IPRI Comments

IPRI Team

Israel-Syria missile strikes, Clashes in Somalia and Afghan meetings in Pakistan

read more
Conflict Weekly
April 2021 | IPRI # 163
IPRI Comments

IPRI Team

George Floyd murder trial, Fukushima water release controversy, anti-France protests in Pakistan, Report on the Rwandan genocide and another Loya Jirga in Afghanistan

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Conflict Weekly
April 2021 | IPRI # 162
IPRI Comments

IPRI Team

Riots in Northern Ireland, Sabotage on an Iranian nuclear facility, and a massacre in Ethiopia

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Conflict Weekly
April 2021 | IPRI # 161
IPRI Comments

IPRI Team

Global gender gap report, Grand Ethiopian Renaissance Dam talks failure, Maoist attack in India, Border tensions between Russia and Ukraine, and the Security forces take control of Palma in Mozambique

read more
Conflict Weekly
March 2021 | IPRI # 160
IPRI Comments

IPRI Team

Bloody Week in Myanmar, a Suicide attack in Indonesia and an Insurgency in Mozambique

read more
Conflict Weekly
March 2021 | IPRI # 159
IPRI Comments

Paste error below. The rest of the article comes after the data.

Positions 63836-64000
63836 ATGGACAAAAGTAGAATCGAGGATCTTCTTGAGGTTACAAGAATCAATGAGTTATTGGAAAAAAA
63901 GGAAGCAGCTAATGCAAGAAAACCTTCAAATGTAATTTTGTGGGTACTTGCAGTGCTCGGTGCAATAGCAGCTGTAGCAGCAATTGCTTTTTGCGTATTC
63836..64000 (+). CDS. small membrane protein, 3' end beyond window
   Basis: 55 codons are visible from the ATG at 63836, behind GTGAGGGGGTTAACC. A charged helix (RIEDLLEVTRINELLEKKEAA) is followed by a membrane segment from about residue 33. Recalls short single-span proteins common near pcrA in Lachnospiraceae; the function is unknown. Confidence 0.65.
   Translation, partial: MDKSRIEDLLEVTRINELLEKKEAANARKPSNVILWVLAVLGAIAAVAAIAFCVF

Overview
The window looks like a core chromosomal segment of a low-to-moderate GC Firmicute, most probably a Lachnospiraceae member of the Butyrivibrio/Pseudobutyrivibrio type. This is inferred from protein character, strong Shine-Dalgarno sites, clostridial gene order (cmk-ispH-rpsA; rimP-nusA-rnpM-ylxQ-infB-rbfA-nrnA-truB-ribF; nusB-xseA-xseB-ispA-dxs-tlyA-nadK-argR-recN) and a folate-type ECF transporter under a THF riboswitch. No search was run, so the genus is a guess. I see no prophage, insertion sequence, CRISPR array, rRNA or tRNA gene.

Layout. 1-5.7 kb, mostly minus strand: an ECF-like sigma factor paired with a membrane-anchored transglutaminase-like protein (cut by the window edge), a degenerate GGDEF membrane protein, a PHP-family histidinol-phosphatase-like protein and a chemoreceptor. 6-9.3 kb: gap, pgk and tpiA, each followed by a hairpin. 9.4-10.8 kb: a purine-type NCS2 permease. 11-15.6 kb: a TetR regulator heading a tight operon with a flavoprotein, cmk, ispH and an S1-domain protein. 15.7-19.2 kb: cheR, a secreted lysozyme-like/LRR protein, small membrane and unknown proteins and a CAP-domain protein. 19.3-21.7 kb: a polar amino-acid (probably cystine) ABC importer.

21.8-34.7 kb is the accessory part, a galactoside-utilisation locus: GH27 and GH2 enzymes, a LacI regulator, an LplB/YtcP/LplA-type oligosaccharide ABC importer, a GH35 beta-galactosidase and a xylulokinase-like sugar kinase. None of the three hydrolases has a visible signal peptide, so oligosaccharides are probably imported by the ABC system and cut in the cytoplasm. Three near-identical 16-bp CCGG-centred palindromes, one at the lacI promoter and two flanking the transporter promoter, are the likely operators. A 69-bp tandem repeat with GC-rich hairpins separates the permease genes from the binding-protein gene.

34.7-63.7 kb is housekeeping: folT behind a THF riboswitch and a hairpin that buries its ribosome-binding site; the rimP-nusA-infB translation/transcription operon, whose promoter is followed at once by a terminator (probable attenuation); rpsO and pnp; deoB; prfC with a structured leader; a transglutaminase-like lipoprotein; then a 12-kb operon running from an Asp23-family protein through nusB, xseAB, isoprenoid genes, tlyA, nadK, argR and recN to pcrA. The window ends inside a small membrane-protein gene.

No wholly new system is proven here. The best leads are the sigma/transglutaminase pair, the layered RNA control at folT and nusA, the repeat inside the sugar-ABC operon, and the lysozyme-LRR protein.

IPRI Team

Sanctions on China, Saudi Arabia ceasefire in Yemen, the UNHRC resolution on Sri Lanka, and a massacre in Niger

read more
Conflict Weekly #62
March 2021 | IPRI # 158
IPRI Comments

IPRI Team

Gender Protests in Australia, Expanding Violence in Myanmar and Anti-protests bill in the UK

read more
Conflict Weekly # 61
March 2021 | IPRI # 157
IPRI Comments

IPRI Team

Women’s Day, Swiss Referendum, Myanmar Violence, George Floyd Trial and Lebanon Protests

read more
Conflict Weekly #60
March 2021 | IPRI # 156
IPRI Comments

IPRI Team

From Myanmar and Hong Kong in Asia to Nigeria in Africa: Seven conflicts this week

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Conflict Weekly # 59
February 2021 | IPRI # 155
IPRI Comments

IPRI Team

Continuing Protests in Myanmar, ‘Comfort Women’ issue in South Korea and Abductions in Nigeria

read more
Ethiopia
February 2021 | IPRI # 154
IPRI Comments

Apoorva Sudhakar

Five fallouts of the military offensive in Tigray

read more
Afghanistan
February 2021 | IPRI # 153
IPRI Comments

Abigail Miriam Fernandez

The recent surge in targeted killing vs the troops withdrawal

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Abortions, Legislations and Gender Protests
February 2021 | IPRI # 152
IPRI Comments

Avishka Ashok

In Argentina, an extraordinarily progressive law on abortion brings the Conservatives to protest

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Abortions, Legislations and Gender Protests
February 2021 | IPRI # 151
IPRI Comments

Harini Madhusudan

In Poland, the protests against the abortion law feed into anti-government sentiments

read more
Abortions, Legislations and Gender Protests
February 2021 | IPRI # 150